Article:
Where have you been?

Where have you been?

It is clear that we never really own a cat. They have their own views of how the world should be, and nothing we do will ever change them. It is also clear that every cat is an individual, with his own preferences and habits, foibles and tastes. Every cat has personality, but some personalities, and some cats, are much bigger than others. As Samuel Pepys said of his own cat: ‘He is a very fine cat indeed’.

All blog content copyright Vivienne Palmer. Free to use and share non-commercially, but please attribute/link back to the blog, thank you!

Late Summer Fox Update

img_7930Dear Readers, as you know I’ve been hard at work on my CELTA qualification for the past month. I’m delighted to say that the course is now finished, and I should hear whether I’ve passed or not early next week (though I think they would have told me if I was in any danger of failing). However, for the past month my fox watching time has been severely limited – my friend B has been medicating and feeding the foxes as usual, and I’ve been popping in at the weekend to see how they’re doing.

Dog fox in mid August

Dog fox in mid August

On an early visit I was distressed to see that the dog fox appeared to have been in a fight – he had bite marks on his haunches, and seemed a little subdued, though he was moving without obvious signs of pain. It’s a time of year when families are breaking up and young foxes are looking for new territories, but the wounds could also have been caused by a close encounter with a dog. Although people are supposed to keep their animals on a lead in the cemetery, it’s surprising how many just folk just let their dogs run all over the graves, as if the place was just a big park rather than the last resting place of over a million souls.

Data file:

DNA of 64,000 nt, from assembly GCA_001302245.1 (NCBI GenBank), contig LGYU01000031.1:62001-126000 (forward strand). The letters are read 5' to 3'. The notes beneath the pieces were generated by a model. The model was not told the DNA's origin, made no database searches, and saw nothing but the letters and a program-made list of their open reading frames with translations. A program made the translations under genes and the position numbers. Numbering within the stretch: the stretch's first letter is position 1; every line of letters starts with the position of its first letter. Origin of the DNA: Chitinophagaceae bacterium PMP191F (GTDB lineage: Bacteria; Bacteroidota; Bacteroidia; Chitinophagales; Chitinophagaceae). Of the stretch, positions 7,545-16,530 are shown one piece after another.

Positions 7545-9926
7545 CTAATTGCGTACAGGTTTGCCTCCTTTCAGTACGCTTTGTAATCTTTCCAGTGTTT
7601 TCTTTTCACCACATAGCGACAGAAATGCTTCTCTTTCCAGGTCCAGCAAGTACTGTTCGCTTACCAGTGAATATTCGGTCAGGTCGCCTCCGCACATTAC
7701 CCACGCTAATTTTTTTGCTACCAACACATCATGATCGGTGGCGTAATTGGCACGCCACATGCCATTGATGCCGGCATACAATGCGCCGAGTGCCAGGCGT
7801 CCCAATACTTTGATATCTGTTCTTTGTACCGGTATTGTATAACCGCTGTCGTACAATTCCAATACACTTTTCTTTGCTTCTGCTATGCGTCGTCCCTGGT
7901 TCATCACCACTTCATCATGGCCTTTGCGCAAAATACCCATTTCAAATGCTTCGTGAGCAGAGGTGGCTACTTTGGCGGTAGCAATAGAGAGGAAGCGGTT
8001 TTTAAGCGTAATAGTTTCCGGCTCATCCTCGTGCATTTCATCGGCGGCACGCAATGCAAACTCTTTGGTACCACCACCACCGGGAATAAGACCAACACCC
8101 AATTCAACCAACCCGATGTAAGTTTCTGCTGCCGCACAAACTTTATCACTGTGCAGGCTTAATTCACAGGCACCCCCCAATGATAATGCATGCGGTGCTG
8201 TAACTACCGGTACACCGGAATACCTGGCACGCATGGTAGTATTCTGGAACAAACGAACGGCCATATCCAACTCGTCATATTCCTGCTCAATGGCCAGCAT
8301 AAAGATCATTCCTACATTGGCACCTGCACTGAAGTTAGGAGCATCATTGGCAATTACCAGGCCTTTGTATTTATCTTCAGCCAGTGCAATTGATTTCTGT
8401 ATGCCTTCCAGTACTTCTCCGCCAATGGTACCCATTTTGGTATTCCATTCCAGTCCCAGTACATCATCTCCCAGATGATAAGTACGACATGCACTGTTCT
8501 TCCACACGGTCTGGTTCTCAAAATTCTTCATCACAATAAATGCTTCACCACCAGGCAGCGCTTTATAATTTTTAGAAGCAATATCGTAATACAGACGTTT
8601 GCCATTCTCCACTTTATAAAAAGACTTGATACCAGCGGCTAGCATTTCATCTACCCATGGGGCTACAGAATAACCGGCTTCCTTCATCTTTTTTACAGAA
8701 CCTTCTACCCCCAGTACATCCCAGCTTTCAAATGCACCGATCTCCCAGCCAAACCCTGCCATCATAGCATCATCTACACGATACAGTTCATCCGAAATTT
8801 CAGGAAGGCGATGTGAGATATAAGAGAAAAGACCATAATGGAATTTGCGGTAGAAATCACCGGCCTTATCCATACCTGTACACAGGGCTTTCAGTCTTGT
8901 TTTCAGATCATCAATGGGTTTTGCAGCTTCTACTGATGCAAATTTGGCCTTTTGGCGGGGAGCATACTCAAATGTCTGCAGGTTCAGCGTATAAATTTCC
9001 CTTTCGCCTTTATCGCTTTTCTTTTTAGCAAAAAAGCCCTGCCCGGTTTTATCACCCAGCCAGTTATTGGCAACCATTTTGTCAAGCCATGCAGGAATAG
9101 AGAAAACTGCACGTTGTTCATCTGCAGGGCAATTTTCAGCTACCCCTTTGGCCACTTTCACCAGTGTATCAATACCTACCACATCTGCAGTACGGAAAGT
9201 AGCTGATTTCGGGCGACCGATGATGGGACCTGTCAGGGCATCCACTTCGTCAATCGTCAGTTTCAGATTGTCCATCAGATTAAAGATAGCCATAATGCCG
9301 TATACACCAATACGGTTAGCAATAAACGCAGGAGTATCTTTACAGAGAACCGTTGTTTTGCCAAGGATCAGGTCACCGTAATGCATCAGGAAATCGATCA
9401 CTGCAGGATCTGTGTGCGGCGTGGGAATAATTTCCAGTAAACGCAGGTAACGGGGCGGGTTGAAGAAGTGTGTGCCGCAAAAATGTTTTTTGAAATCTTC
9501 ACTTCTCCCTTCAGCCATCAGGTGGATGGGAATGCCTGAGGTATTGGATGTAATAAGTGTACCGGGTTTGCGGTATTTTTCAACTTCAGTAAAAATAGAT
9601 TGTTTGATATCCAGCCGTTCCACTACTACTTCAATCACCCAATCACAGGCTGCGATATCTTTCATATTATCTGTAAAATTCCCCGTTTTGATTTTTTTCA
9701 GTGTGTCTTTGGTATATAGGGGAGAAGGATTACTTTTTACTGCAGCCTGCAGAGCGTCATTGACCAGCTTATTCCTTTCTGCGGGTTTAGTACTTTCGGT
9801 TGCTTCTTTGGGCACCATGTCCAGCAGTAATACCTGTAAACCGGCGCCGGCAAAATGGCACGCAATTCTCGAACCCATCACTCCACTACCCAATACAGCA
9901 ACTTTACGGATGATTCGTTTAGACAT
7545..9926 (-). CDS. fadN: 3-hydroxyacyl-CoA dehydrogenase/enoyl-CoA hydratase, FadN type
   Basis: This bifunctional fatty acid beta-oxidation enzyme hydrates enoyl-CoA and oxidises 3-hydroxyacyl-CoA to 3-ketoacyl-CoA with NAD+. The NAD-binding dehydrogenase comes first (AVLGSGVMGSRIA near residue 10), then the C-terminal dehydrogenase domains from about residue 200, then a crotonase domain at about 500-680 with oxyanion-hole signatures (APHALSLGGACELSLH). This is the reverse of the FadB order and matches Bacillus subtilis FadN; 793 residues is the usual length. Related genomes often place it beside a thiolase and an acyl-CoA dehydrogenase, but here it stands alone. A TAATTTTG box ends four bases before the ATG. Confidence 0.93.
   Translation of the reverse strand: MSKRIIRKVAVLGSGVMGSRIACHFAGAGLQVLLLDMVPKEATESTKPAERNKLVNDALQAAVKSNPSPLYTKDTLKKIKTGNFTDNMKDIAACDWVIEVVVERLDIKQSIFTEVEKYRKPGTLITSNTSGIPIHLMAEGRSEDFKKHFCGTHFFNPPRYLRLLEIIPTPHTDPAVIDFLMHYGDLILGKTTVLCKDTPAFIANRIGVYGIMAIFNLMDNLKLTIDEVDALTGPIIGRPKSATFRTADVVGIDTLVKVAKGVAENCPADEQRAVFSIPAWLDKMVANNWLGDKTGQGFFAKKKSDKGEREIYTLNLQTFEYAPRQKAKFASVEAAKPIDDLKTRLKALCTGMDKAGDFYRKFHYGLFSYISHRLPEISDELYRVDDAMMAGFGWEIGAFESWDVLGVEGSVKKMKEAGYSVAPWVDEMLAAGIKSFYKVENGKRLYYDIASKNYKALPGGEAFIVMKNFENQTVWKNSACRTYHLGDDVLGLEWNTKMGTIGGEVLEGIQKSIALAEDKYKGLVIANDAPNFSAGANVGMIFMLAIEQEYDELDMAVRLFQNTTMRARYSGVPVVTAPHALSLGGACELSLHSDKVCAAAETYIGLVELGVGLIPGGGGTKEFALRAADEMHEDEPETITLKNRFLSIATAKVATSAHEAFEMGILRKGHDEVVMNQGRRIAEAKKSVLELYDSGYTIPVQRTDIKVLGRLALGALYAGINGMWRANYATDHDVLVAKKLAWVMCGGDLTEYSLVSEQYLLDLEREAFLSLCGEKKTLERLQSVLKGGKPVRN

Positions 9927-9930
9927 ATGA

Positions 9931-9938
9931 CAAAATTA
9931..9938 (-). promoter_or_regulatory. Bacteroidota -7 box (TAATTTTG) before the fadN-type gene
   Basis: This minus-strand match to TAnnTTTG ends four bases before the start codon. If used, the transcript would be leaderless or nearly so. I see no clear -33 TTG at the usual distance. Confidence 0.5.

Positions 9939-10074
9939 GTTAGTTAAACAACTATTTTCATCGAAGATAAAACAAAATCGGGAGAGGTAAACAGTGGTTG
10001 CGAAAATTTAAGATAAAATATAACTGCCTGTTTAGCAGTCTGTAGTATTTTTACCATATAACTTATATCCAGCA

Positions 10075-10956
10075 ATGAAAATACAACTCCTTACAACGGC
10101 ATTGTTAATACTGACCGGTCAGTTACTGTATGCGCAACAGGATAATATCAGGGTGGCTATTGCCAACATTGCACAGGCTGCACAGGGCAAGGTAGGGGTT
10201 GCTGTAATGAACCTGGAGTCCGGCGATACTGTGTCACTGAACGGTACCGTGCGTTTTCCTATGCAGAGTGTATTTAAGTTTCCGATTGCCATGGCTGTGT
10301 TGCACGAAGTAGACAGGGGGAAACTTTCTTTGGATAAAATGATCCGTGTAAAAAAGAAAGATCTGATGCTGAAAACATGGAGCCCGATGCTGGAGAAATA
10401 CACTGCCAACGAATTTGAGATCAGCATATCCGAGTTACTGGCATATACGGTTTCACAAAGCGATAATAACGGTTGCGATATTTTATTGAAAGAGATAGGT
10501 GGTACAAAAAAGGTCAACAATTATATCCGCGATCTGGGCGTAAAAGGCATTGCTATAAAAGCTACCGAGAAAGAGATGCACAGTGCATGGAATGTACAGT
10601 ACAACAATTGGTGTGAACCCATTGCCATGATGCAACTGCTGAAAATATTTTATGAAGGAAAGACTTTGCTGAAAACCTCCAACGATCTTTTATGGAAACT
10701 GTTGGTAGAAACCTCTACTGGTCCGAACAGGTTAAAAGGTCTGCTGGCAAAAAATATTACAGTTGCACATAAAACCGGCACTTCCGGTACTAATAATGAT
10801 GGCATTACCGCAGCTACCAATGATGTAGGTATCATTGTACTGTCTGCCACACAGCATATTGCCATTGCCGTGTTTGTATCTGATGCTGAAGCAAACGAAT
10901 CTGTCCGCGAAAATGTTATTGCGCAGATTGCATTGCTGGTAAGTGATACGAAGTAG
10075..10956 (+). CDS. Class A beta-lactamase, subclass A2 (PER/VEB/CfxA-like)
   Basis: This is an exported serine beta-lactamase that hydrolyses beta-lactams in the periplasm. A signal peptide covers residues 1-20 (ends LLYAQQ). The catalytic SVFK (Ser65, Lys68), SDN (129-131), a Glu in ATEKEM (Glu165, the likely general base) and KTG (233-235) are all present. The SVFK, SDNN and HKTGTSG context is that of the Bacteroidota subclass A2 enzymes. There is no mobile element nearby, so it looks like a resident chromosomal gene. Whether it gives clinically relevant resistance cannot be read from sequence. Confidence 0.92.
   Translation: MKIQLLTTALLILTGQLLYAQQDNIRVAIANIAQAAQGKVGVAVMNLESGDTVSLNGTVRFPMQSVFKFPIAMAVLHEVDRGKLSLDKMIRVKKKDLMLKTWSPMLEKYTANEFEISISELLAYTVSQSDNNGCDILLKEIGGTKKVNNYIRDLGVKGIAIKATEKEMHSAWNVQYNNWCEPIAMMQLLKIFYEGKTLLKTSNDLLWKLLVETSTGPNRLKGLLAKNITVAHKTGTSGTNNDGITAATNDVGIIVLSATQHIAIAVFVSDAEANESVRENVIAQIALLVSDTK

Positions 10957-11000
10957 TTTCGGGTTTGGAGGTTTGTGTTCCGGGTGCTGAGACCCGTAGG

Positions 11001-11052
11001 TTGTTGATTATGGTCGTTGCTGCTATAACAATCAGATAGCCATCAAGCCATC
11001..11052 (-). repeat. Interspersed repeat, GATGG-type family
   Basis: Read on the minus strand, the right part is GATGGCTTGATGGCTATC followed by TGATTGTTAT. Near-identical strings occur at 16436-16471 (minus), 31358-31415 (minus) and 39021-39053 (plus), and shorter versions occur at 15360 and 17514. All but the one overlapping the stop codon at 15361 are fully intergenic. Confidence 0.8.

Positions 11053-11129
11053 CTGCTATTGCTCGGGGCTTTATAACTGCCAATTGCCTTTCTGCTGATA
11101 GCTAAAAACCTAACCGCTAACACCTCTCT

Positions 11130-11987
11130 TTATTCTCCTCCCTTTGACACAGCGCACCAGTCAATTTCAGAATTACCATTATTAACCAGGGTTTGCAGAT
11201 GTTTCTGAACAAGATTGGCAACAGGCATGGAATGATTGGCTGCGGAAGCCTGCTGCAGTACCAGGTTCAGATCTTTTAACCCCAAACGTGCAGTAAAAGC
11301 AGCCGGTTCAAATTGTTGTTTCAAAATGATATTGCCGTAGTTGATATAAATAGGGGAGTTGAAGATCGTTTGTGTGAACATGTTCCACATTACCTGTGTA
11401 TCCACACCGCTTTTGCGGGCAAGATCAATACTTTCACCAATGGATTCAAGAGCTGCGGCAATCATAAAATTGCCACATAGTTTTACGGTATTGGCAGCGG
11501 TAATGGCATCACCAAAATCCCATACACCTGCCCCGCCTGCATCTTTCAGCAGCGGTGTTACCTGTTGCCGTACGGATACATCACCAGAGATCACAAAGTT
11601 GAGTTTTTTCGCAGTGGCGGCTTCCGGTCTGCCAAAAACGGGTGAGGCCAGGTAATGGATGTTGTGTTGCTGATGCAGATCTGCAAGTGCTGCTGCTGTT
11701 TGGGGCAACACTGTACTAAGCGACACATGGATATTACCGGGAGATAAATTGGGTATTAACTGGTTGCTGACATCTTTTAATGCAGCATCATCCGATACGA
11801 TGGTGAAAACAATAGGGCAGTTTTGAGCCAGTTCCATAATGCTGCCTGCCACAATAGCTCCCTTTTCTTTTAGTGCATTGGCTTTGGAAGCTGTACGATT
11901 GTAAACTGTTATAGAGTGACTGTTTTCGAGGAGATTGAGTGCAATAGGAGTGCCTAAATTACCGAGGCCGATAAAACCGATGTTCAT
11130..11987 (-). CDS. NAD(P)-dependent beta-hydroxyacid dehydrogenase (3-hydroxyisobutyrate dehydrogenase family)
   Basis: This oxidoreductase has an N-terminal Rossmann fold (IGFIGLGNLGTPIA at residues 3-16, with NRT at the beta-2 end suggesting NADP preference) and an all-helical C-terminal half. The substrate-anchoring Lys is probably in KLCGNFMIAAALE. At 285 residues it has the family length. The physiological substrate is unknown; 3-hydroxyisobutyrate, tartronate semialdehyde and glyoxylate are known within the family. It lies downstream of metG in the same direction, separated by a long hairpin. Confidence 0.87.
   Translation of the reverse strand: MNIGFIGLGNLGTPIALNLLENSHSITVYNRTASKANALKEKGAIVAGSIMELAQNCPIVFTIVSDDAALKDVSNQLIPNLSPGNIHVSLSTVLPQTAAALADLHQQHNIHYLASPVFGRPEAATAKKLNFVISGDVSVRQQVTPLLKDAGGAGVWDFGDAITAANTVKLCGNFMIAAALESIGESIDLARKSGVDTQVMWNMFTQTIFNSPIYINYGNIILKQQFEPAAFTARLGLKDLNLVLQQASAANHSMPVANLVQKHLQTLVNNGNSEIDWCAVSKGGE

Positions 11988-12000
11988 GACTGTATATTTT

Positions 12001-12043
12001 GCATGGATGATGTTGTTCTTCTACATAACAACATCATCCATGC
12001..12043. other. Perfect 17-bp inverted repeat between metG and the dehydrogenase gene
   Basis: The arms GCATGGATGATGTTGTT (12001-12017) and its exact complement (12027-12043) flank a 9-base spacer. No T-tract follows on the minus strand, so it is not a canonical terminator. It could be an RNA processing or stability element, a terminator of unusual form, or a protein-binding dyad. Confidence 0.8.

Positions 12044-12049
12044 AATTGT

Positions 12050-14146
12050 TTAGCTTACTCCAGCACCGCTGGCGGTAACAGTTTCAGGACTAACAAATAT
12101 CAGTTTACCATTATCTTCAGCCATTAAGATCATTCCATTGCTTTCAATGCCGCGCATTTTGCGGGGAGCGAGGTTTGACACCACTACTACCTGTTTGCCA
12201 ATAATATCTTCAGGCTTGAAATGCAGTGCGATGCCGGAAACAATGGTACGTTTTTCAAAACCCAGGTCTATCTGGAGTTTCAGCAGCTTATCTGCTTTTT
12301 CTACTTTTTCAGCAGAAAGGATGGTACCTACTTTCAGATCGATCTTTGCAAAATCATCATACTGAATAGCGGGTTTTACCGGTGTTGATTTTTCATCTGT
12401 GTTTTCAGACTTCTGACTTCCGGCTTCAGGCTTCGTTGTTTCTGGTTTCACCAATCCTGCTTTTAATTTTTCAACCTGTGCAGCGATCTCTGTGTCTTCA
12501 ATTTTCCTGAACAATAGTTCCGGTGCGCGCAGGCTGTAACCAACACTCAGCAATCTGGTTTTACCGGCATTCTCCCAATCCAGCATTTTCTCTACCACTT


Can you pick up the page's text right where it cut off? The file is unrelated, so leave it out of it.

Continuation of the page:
img_7659The adolescent cubs were just as gangly and curious as ever, though, and the mange problem seemed to be better. So, although I was concerned about the dog fox, there was little either B or I could do. He certainly wasn’t going to sit around while we dressed his wounds.

On a later visit, things were looking much better.

img_7916I caught a glimpse of the dog fox running past with a dead bird in his mouth – it was about blackbird-sized. I always underestimate how omnivorous these animals are: I also saw one nibbling on the blackberries that are just emerging. B reported that she hadn’t seen them so often at the feeding site, so this is another indication that it’s summertime, and the living is (relatively) easy. I was pleased to see that the bites (you can’t really see them in the photo above) are pretty much healed.

img_7923Another of this year’s cubs is still hanging around – cubs, especially vixens, don’t necessarily disperse until the winter really gets going, and the breeding season starts again. The siblings are often very rowdy though, and judging by the yelps and squeals coming from my garden at night, they are beginning to get rather irritated with one another.

The dog fox reappeared after finishing off his avian appetiser, and he and the cub  stared at me for a while, as if trying to work out why I was standing there with my camera. What I was doing, it later transpired, was being a feeding source for the biting flies that hang around the feeding site – there were four bites on a single vein on my foot and another great lump on my ankle by the end of the evening. That’ll teach me not to wear socks on my fox expeditions.

img_7925My admiration for the foxes grows and grows – they are tough, adaptable, intelligent and enigmatic. No wonder they are the most widespread predator in the world (apart from us, of course). Their success is down to the way that they can make the best of almost any situation. I’m glad that I’ll have a bit more time now to get back to the cemetery and see how they are all doing. I’ve missed them, and the little community of humans who gather there, a lot.